Students mark Black History month

More than 2,000 students in primary and secondary schools in Telford and Wrekin were involved in Black History workshops this month.

They learned about current and historic people, including footballer Marcus Rashford who campaigned for free school meals for vulnerable children during lockdown and holidays. Students also heard about ancient African civilisations, and saw displays of African and Caribbean foods, fashion, music instruments and artefacts.

This year, Telford African and Afro-Caribbean Resource Centre (TAARC) worked with Telford and Wrekin Multicultural Development Team , to deliver the Black History workshops in schools, in partnership with Telford and Wrekin Council, West Mercia Police and the Police Crime Commissioner.

Mary Price, Head of School at St Patrick’s Catholic Primary in Wellington said, “We thoroughly enjoyed it. There was a buzz around the school as children learnt new topics and were encouraged to think deeply and consider their responses to difficult issues.”

Just over 500 students took part in TAARC’s Art Competition, using any medium to depict an icon in Black history. Entries included Mary Seacole, Benjamin Zephaniah, Floella Benjamin, Martin Luther King, Nelson Mandela and numerous others. Prizes were provided by ASDA Donnington Wood. Winners of the competition will be announced in November and displayed on TAARC’s and Telford and Wrekin Council’s social media channels.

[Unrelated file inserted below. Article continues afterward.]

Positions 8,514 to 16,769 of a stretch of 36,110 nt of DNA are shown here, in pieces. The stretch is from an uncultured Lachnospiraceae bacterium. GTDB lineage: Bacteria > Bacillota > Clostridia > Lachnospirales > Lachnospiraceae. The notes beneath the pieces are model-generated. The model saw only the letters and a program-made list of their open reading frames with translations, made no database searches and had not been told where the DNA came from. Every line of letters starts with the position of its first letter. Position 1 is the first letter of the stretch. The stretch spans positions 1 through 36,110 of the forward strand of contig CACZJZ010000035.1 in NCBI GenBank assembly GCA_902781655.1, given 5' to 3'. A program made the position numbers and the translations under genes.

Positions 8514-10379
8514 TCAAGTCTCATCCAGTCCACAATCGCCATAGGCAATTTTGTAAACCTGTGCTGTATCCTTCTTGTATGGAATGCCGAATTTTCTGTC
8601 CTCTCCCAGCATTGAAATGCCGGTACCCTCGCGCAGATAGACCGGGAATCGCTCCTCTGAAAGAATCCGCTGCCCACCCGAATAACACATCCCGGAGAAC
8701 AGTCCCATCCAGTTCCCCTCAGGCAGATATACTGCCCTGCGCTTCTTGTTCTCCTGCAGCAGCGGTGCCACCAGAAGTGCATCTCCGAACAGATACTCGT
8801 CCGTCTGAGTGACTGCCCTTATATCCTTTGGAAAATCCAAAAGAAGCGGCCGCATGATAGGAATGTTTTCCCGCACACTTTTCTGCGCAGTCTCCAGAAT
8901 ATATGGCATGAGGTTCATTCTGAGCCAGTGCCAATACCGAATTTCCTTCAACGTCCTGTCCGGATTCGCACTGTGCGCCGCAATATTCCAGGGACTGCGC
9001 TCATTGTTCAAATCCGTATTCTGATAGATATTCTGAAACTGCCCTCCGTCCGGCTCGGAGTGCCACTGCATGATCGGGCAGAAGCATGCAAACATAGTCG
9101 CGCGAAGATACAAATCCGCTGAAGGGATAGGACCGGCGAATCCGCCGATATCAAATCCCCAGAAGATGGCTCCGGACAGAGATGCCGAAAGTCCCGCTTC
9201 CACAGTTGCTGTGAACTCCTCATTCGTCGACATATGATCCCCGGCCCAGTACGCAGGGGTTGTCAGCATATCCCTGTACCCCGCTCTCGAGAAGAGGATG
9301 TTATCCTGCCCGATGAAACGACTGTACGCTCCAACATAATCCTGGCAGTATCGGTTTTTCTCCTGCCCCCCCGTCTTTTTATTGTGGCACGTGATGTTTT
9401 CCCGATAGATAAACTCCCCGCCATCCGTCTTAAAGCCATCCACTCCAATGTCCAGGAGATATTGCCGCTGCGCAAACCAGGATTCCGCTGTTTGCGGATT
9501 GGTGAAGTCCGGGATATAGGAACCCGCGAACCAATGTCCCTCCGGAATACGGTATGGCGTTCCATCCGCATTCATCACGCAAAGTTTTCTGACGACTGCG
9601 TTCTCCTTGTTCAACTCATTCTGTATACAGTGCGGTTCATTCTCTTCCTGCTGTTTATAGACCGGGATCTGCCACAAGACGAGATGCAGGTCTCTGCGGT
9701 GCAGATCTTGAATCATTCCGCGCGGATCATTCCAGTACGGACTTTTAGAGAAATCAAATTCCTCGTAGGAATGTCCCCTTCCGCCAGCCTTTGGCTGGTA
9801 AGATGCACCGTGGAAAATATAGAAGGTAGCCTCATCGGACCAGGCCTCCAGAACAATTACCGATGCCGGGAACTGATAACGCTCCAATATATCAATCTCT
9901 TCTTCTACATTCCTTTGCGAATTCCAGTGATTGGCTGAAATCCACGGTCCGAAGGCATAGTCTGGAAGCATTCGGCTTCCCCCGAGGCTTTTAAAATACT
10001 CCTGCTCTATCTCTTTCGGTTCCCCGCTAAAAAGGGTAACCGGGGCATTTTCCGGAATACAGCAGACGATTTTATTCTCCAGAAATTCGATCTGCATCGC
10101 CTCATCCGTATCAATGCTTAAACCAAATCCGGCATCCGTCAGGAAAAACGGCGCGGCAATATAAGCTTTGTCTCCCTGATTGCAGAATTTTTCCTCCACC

The celebration of Black History culminated in an online showcase, recorded at the The Place Theatre Oakengates, which was streamed on October 24, via Telford and Wrekin Council’s and TAARC’s social media channels.

Natalie Headley chair of trustees of TAARC said: "The celebration event included lively steelpan music, energetic cultural performances by London-based African dancers, local poets, authors, and local and national speakers. The event can be viewed on TAARC’s and the Council’s YouTube channels.

"Our aim for the Black History workshops is to help build the confidence, self-awareness and cultural heritage of African and Afro-Caribbean students; raise the awareness of the student population which represents current and future generations to value and appreciate history of other peoples, and also to raise the profile of Black History Month through the online celebration event. We would like to thank all the organisations that made this possible."

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